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Old 19th June 2009, 02:04 AM   #1
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Default El84 push pull

I've always looked schematics with a pair of El84's and always found there were fixed bias... why aren't many of them with grid bias? Is it the sound that's better with fixed bias? It would have better perfomance with adjustable bias, right?

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Old 19th June 2009, 02:10 AM   #2
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I believe that Roger Modjeski's RM 10 amplifier has the bias voltage applied to the grid, rather than supplied via a fixed cathode resistance. I've listened to Eric Hayes' TAL 1773 amplifier which also runs pairs of EL84 in push/pull, grid biased configuration. It is a wonderful amplifier, which sounds more powerful than an EL84 amp should.

I think that EL84 perform reasonably well with cathode bias, and most manufacturers would rather not incur even the slight increase in cost and complexity required by a grid bias design.
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Old 19th June 2009, 02:11 AM   #3
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Default huh?

"fixed" bias vs cathode bias. Both bias the grid. Majority I have seen are cathode bias either using a simple resistor or a piece of sand - are we talking the same terminology?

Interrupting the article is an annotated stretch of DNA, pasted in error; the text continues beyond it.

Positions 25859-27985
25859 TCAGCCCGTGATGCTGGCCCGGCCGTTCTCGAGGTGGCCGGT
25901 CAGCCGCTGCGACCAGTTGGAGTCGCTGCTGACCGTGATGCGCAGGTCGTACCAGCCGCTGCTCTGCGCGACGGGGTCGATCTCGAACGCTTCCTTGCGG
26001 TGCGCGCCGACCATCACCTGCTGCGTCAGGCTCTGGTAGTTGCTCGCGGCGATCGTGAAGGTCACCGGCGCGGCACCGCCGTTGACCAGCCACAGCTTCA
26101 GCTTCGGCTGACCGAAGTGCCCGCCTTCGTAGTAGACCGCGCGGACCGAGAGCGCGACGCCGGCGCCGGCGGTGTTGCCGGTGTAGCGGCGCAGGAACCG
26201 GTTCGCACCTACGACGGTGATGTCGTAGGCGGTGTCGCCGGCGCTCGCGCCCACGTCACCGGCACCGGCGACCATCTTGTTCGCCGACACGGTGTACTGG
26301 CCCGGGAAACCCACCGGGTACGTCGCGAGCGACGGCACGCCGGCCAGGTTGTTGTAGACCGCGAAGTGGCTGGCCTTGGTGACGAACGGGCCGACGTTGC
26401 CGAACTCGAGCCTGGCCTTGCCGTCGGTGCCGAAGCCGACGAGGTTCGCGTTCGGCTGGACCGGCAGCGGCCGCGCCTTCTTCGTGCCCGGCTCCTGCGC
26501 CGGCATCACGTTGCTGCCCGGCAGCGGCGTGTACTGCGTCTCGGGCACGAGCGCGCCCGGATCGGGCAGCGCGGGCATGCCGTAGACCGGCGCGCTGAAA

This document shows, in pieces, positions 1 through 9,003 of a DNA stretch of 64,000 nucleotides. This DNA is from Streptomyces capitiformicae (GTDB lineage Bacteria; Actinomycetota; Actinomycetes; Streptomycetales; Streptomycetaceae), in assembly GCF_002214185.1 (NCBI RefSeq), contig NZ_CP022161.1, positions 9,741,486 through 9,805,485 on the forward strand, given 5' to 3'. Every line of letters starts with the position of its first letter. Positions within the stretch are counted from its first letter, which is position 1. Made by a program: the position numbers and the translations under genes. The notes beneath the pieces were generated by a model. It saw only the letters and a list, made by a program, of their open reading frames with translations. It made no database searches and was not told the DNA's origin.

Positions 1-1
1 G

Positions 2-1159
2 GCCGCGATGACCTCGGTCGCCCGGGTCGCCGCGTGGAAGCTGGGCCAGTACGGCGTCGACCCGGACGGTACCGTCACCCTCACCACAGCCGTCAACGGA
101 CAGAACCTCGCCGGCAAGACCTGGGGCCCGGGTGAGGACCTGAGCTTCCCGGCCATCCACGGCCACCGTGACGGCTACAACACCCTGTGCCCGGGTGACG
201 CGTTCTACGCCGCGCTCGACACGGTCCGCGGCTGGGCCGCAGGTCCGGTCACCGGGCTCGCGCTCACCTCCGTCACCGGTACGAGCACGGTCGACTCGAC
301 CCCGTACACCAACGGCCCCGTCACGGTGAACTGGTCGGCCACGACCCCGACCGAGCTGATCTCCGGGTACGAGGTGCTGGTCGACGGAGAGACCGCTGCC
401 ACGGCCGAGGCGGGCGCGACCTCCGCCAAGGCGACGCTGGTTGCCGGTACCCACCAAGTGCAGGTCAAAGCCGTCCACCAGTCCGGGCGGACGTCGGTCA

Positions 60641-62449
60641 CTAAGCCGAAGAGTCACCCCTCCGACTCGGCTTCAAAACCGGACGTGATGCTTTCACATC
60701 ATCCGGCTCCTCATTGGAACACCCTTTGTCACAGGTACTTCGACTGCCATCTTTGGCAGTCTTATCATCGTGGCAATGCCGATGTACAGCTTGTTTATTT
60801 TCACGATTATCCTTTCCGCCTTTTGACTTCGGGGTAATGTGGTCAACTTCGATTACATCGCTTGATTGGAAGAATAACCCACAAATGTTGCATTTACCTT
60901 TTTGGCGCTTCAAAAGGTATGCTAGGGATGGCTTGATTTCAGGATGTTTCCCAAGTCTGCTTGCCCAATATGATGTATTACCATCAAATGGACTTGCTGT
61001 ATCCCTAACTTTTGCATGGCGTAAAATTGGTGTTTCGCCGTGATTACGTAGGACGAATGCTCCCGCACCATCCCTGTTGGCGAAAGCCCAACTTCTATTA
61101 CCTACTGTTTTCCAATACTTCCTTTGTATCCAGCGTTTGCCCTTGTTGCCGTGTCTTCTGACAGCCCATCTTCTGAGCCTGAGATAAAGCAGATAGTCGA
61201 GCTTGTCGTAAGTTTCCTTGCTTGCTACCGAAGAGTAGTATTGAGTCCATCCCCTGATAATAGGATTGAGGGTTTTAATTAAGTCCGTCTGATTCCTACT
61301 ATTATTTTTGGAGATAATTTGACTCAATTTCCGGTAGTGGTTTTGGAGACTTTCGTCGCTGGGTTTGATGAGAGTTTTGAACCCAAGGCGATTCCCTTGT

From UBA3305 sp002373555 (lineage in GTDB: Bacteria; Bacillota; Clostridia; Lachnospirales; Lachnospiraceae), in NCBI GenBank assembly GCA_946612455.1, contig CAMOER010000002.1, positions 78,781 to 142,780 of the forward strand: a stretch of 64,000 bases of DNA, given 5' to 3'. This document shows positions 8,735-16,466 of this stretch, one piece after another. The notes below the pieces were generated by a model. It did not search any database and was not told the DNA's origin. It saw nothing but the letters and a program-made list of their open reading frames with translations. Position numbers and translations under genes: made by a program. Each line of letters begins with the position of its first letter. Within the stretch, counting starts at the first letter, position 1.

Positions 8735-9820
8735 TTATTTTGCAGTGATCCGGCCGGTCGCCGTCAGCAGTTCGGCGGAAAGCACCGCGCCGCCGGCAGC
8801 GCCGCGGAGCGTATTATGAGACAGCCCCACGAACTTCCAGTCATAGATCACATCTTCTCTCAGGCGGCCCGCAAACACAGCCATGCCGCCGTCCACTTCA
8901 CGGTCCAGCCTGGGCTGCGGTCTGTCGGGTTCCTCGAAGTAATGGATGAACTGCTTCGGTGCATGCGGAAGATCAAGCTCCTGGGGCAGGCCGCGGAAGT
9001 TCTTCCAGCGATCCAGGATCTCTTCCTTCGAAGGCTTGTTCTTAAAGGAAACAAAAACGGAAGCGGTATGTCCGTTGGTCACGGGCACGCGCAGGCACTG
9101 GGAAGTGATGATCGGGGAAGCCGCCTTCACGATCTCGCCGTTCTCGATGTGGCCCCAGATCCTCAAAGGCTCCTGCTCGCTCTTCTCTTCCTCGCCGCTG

"It may not be easy for some to not hear differences, even if they are not there." - Vacuphile,
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Old 19th June 2009, 02:21 AM   #4
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I suspect the original poster is using the term "fixed bias" for situations where the bias is set by a fixed value cathode resistor. The other popular bias strategy is to use a variable pot to apply a negative bias voltage directly to the grid.

I believe the confusion arises since the grid applied bias strategy is frequently referred to as "fixed bias". It is fixed in the sense that the bias voltage is always constant, regardless of the music signal applied to the circuit. It is necessary that this kind of fixed bias circuit be adjustable to accommodate differences in output tubes.

The cathode biased circuits are non-adjustable, but the bias voltage (in terms of potential between grid and cathode) is not "fixed" in the sense that it will vary depending on the amplitude of the input signal. As ever larger input signals are applied, the current through the tube will increase. The curious thing is that this increased current through the cathode resistor will result in a larger voltage drop across it, causing a greater bias to be applied to the tube.
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Old 19th June 2009, 03:40 PM   #5
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Well, I was talking about bias the output with a large resistor from grid to ground (isn't it self bias?) and the other method, using a negative voltage with a pot to adjust the quiescent current through the tubes (if it's fixed by a non adjustable voltage divider it's the same, but not what I was refering with fixed bias). I always found PP EL84 with the self bias method.
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